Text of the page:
In a world of increasing stress and pressure, ensuring the wellbeing of both staff and students is always a hot topic in education.
What we do know is that stress is a normal part of life; however, if not managed effectively it can be detrimental to learning, wellbeing and achievement. ‘Mental toughness’ has been defined as a personality trait that determines a person’s ability to perform consistently under stress and pressure, and it is closely related to qualities such as character, grit and perseverance (Clough & Strycharczyk, 2012).
While the concept of mental toughness is relatively new in education, it has a long history in academic research related to resilience and cognitive hardiness, especially in the area of sport psychology. Professor Peter Clough and Doug Strycharzcyk, managing director of AQR, have merged these fields to form the 4C Model the Mental Toughness:
- Control: the degree to which you believe you have control of your circumstances including your emotions
- Commitment: the degree to which you can set and achieve realistic goals
- Challenge: the degree to which you actively seek challenges and manage setbacks
- Confidence: the degree to which you know your own strengths and can work with others in groups
Three growing areas of concern in schools that relate to mental health in young people include increasing test anxiety, peer relationships and bullying. This is typically because young people may feel they have no control over their assessments or friendships; they may be unable to regulate their own emotions; they may lack confidence in their own abilities or lack the drive to take on new challenges. If young people have the skills to better understand the relationship between life control, emotional control, interpersonal confidence and achievement, perhaps they will be better placed in dealing with these situations should they occur (Gerber et al., 2013).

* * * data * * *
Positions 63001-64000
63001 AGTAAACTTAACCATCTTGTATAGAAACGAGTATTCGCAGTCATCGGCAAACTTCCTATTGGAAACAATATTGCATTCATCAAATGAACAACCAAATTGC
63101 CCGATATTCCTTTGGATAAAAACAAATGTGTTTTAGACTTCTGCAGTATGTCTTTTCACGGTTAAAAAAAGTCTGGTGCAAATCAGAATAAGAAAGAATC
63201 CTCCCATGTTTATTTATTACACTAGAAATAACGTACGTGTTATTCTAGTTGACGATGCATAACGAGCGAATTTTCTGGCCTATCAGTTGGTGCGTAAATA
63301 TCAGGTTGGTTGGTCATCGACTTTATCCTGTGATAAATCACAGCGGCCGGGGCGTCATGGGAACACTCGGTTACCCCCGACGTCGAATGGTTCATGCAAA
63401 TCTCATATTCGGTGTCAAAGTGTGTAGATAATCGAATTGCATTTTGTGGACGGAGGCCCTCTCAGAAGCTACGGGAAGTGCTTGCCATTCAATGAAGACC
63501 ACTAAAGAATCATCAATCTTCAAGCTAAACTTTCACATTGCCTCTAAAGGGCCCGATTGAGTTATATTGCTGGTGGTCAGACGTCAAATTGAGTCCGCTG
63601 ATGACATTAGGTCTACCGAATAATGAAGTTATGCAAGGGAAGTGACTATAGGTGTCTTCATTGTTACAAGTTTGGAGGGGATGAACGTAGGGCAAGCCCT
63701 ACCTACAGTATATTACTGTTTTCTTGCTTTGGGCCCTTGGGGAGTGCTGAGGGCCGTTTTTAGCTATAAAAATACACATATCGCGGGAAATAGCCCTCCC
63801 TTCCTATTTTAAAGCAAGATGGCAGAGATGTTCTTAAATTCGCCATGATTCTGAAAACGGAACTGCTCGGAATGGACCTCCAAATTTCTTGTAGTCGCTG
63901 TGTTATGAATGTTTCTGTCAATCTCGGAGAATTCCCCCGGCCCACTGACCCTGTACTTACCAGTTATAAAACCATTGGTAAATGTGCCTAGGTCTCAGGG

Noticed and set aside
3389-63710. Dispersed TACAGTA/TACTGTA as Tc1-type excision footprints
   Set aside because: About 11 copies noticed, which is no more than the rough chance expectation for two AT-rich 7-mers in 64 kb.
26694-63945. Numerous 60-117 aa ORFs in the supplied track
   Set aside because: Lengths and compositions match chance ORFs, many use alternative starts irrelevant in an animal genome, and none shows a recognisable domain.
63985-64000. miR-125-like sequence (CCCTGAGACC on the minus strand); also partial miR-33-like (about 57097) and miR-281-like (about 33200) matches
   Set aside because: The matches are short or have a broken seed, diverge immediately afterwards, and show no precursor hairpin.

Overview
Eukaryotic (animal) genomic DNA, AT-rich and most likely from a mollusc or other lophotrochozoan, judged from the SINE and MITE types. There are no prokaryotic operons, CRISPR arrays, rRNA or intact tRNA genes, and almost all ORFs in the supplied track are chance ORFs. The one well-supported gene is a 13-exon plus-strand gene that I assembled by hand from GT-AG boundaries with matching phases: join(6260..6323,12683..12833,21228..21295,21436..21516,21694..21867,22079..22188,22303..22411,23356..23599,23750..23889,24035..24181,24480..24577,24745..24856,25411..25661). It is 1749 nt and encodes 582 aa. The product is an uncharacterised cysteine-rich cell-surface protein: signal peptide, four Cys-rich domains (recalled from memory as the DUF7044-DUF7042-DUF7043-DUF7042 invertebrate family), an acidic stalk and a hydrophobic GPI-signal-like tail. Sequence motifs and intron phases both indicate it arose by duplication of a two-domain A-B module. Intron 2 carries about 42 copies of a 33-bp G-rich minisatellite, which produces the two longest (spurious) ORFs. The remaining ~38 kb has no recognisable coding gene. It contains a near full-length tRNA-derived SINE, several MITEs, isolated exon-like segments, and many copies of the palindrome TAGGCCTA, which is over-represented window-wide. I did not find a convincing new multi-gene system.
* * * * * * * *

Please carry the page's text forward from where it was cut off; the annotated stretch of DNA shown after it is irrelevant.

The bottom line is, ‘while cognitive ability reflects what an individual can do, it is non-cognitive factors that reflect what an individual will do’ (McGeown, 2016). Common non-cognitive attributes frequently measured in education include motivation, self-efficacy, perseverance, emotional regulation and more, yet these terms are not often understood or used by young people themselves. Mental toughness, on the other hand, is less academic and more likely to be a part of young people’s everyday speech (Gerber et al., 2013).
What we do know from the research is that not only can resilience be taught, but mental toughness can be a natural or developed psychological trait (Bull, 2005). Dr Suzy Green, CEO of The Positivity Institute, and myself have recently written a teacher-led mental toughness curriculum for 14-16-year-olds called, ‘Growing Mentally Tough Teens’. The program offers teachers complete lesson plans with lesson instructions, worksheets, resources, research and more.
Even more exciting is that mental toughness can be measured using a valid and reliable measure called the MTQ48 to identify students at risk or track the progress of individuals, classes or whole year groups.
What we also know from the research (Norrish, 2012) is that for student wellbeing programs to be effectively embedded into a school, staff must ‘learn it’ and “live it’ before they ‘teach it’. So, while giving young people skills in mental toughness is essential, perhaps we as teachers would also benefit from learning and practicing these skills. Especially given the fact that teachers are struggling too, with increasing workloads, high cognitive loads and emotional exhaustion.
What if we as teachers reflected on the 4Cs each day at work? What if both staff and students could be more mentally tough? How might the culture of your school community look?